After two days of testimony, including from plaintiff Robin Bartlett Frazier, a judge ruled that the Taneytown City Council and mayor did not willfully violate the Maryland Open Meetings Act when it held a closed meeting on June 22, 2016.
Frazier played two roles during the two-day trial, questioning witnesses as her own representative, although she does not have a law degree, then taking the stand, where she asked herself questions and answered them as part of the testimony.
Frazier was one of several witnesses the former county commissioner called to testify about the June 22, 2016, meeting. According to testimony from council members, the mayor and city staff, the meeting was held to discuss the threat of litigation from Frazier's husband, Donald Frazier, who is a member of the Taneytown council.
Frazier testified that she, as well as Katherine Adelaide, who testified Monday, heard about the closed meeting and decided to attend the open meeting during which the council would vote to go into a closed session. But when she arrived at City Hall, she was turned away, Frazier said.
In his ruling, visiting Judge Lawrence Daniels said that the city officials did violate the state's Open Meetings Act when they failed to give proper notice of the open meeting during which they voted to go into closed session and to list the mayor as an attendee of the closed meeting. But none of the acts were willful, Daniels said.
The definition of willful was up for debate during the trial. Frazier defined it as knowing something and not doing it, while Kevin Karpinski, who represented the Taneytown council and mayor, defined willful as having intent to disregard the rules, saying a willful act must be done purposefully.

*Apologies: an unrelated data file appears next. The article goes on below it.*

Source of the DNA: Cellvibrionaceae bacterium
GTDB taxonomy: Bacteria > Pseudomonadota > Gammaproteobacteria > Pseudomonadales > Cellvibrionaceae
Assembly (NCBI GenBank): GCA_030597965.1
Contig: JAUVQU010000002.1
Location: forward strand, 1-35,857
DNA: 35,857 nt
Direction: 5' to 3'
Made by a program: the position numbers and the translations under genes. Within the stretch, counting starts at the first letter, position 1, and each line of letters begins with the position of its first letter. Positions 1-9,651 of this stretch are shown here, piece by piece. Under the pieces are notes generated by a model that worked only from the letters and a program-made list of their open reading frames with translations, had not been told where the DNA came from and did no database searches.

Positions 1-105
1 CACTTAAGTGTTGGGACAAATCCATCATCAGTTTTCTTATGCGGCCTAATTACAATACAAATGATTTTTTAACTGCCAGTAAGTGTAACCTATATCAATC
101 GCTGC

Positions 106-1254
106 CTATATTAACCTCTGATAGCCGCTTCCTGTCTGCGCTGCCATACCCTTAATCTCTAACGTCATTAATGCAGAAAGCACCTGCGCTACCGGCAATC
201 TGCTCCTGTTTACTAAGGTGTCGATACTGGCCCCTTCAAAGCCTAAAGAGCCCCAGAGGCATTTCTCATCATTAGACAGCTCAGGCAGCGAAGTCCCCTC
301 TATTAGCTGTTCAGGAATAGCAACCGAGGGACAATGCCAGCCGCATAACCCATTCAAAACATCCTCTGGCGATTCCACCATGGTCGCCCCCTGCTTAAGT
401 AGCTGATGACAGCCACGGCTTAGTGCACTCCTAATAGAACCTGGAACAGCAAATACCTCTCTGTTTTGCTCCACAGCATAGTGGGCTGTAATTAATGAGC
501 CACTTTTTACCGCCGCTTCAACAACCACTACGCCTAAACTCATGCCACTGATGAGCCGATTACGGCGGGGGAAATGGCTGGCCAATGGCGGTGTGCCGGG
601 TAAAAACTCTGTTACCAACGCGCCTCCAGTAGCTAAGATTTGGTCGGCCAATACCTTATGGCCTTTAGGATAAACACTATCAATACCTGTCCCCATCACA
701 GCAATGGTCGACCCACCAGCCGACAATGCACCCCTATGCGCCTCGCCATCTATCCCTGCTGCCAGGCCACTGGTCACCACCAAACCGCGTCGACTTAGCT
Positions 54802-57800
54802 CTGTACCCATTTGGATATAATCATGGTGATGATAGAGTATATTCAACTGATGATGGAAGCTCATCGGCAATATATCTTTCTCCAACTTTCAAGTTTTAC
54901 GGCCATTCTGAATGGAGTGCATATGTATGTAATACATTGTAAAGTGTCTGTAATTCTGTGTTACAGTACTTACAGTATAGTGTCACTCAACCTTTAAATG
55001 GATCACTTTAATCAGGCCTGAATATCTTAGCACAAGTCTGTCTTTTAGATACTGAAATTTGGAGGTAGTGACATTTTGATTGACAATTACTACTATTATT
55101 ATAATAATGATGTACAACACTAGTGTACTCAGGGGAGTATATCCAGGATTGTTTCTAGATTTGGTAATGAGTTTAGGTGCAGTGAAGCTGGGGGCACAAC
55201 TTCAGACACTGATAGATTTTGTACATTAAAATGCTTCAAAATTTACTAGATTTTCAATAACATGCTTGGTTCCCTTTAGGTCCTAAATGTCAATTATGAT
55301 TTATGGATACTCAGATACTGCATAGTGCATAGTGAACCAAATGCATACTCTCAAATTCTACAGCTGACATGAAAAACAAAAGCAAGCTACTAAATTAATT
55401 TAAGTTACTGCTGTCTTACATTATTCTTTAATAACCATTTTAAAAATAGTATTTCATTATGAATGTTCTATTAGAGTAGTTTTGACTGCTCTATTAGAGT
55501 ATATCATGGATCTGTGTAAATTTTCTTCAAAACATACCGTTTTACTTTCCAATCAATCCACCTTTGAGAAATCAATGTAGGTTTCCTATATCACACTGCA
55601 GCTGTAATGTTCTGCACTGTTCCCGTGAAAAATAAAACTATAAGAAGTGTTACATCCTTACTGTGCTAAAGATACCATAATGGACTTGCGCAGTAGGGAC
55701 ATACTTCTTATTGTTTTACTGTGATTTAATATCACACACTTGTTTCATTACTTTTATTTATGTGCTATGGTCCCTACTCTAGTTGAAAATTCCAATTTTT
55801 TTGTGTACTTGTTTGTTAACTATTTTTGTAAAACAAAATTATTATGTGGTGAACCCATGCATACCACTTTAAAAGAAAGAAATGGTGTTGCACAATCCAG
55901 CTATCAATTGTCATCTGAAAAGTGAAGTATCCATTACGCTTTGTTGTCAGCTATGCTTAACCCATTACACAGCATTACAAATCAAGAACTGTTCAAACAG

Karpinski said after the case that he's pleased the court found in favor of the city.
"The court found — as we knew all along — that there were no willful violations of the Open Meetings Act," he said.
Daniels told Frazier that she put on a good case but added that he was waiting for her to pull out a smoking gun, which she never did.
After the hearing, Frazier said she was happy the judge found that the council had technical violations, including, which she noted as most important, that the city did not give enough notice of the open meeting.
She said she is not sure if she is going to appeal.
Frazier referenced her experience as a county commissioner multiple times during the trial, saying that she had experience with the Open Meetings Act due to her experience as an elected official.
According to a 2012 article in the Times, the Board of County Commissioners received numerous Open Meetings Act complaints — some which were upheld by the Open Meetings Act Compliance Board — while Frazier served as commissioner. Frazier was part of a board elected in 2010 that had amassed 10 complaints by 2012. She had also been a commissioner on previous boards that had received complaints.
Instead of filing a lawsuit, Frazier had the option of going through the compliance board. She testified she chose the route of a lawsuit because she wanted to leave her options open and there was a time limit on filing a suit.
In a prepared statement, Taneytown City Manager Henry Heine said the case should have been handled through the compliance board.
"Rather than directly, quickly, and efficiently dealing with an issue, over a year of legal activity has done nothing except to distract energy from where it should be directed — the city," Heine wrote. (The word "nothing" was bolded in the prepared statement.)
Heine said the trial would likely cost the city around $5,000, but that did not include the cost of Tuesday's second trial day. Karpinski is not the city's usual attorney. He was hired to handle this case because the attorney on retainer, Jay Gullo, was a witness in the case.
Heine, in his prepared statement, said the legal proceedings and the process leading up to them "created an atmosphere of theater which has in turn disparaged the city's image and harmed citizens."